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, 109 (10), 3726-30

Early Millet Use in Northern China

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Early Millet Use in Northern China

Xiaoyan Yang et al. Proc Natl Acad Sci U S A.

Abstract

It is generally understood that foxtail millet and broomcorn millet were initially domesticated in Northern China where they eventually became the dominant plant food crops. The rarity of older archaeological sites and archaeobotanical work in the region, however, renders both the origins of these plants and their processes of domestication poorly understood. Here we present ancient starch grain assemblages recovered from cultural deposits, including carbonized residues adhering to an early pottery sherd as well as grinding stone tools excavated from the sites of Nanzhuangtou (11.5-11.0 cal kyBP) and Donghulin (11.0-9.5 cal kyBP) in the North China Plain. Our data extend the record of millet use in China by nearly 1,000 y, and the record of foxtail millet in the region by at least two millennia. The patterning of starch residues within the samples allow for the formulation of the hypothesis that foxtail millets were cultivated for an extended period of two millennia, during which this crop plant appears to have been undergoing domestication. Future research in the region will help clarify the processes in place.

Conflict of interest statement

The authors declare no conflict of interest.

Figures

Fig. 1.
Fig. 1.
Location of study region and archaeological sites. The Nanzhuangtou and Donghulin sites are indicated by the red rectangle and triangle, respectively (Right). The red star is the locality of Beijing, and the red dots are the localities of other sites mentioned in the text. The light-to-dark green shading indicates low-to-high elevation.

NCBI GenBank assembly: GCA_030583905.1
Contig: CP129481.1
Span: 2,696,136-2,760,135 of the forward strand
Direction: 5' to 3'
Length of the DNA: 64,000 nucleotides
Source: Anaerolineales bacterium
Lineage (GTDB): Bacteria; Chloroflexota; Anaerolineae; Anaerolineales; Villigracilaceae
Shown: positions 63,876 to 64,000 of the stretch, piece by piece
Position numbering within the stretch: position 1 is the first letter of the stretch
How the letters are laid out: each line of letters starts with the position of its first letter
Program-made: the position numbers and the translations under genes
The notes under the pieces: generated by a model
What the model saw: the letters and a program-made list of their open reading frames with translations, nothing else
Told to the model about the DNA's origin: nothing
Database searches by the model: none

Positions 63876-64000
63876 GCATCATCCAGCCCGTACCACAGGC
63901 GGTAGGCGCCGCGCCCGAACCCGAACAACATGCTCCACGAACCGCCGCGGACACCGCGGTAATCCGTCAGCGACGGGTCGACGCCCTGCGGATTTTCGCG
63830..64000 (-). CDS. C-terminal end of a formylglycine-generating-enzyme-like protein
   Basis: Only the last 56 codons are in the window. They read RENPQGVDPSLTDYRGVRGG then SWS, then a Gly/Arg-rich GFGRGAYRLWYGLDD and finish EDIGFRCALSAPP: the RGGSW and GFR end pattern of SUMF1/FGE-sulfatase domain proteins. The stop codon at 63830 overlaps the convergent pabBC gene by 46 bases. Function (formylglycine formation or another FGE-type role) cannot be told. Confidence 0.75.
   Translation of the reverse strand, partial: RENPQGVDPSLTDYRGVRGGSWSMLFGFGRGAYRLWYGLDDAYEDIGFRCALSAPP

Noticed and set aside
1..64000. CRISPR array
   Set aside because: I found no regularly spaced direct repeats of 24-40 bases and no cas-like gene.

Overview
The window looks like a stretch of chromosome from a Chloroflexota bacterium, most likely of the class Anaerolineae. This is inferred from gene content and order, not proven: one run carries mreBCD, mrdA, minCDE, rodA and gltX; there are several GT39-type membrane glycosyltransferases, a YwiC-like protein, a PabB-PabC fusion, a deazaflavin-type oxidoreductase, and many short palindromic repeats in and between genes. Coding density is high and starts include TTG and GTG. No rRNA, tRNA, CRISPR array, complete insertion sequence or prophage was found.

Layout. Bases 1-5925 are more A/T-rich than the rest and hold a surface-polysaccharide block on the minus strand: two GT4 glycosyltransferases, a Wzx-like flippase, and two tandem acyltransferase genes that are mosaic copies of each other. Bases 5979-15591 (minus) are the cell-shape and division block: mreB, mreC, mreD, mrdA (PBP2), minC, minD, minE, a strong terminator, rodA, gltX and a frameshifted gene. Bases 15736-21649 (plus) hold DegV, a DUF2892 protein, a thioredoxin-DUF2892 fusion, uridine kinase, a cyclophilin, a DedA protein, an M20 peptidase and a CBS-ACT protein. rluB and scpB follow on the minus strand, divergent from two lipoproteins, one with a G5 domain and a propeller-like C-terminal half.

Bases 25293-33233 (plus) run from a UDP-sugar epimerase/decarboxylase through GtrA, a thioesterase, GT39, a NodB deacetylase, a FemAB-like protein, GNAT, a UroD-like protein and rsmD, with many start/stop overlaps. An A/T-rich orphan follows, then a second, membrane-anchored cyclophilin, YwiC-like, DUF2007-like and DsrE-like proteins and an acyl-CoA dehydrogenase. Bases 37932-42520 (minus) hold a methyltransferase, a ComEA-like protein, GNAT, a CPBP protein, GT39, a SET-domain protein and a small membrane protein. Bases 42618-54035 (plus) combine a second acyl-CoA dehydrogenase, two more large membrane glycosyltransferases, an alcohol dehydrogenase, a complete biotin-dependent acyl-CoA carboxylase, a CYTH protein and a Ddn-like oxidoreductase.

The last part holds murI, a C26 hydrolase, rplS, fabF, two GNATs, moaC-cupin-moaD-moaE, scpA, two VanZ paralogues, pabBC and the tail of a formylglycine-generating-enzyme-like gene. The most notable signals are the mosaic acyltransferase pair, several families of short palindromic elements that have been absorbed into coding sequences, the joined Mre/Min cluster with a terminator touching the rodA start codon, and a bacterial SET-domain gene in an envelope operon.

Fig. 2.
Fig. 2.
Characteristic starch grains from seeds of wild and domesticated millets. (A) Setaria plicata from Guangdong Province. (B) Setaria parviflora from unknown region in South China. (C) Setaria faberil from Anhui Province. (D) Setaria chondrachne from Jiangsu Province. (E) Setaria pumila from Shandong Province. (F) S. viridis from Inner Mongolia. (G) Panicum miliaceum from Shaanxi Provinces. (H) P. bisulcatum from Beijing. (I) S. italica from Hebei Province. (Scale bar: 20 μm.)
Fig. 3.
Fig. 3.
Starch grains recovered from the sites of Nanzhuangtou and Donghulin. (A and B) Polyhedral and spherical starch grains recovered from the stone tools excavated from the Nanzhuangtou site. (C–E) Starch grains recovered from the stone tools excavated from the Donghulin site. Note wrinkled surface and rough edges in E. (F) Starch grain recovered from the carbonized residues adhering to the sherd, Donghulin site. (G) Starch grain recovered from the cultural deposits, Donghulin site. (H) Starch grain from the tribe Triticeae. (I) Starch grain from a geophyte source. (Scale bars: A–G, 10 μm, H and I, 20 μm.)
Fig. 4.
Fig. 4.
Site assemblage compositions of diagnostic characteristics of millet starch grains. From left to right, Nanzhuangtou (NZT), the early occupation of Donghulin (DHLE), and the late occupation at Donghulin (DHLL). The blue and red graph shows the ratio of starch grains with wrinkled surfaces to those that are smooth. The yellow graph shows the ratio of starch grains that are >14 μm to those <14 μm.

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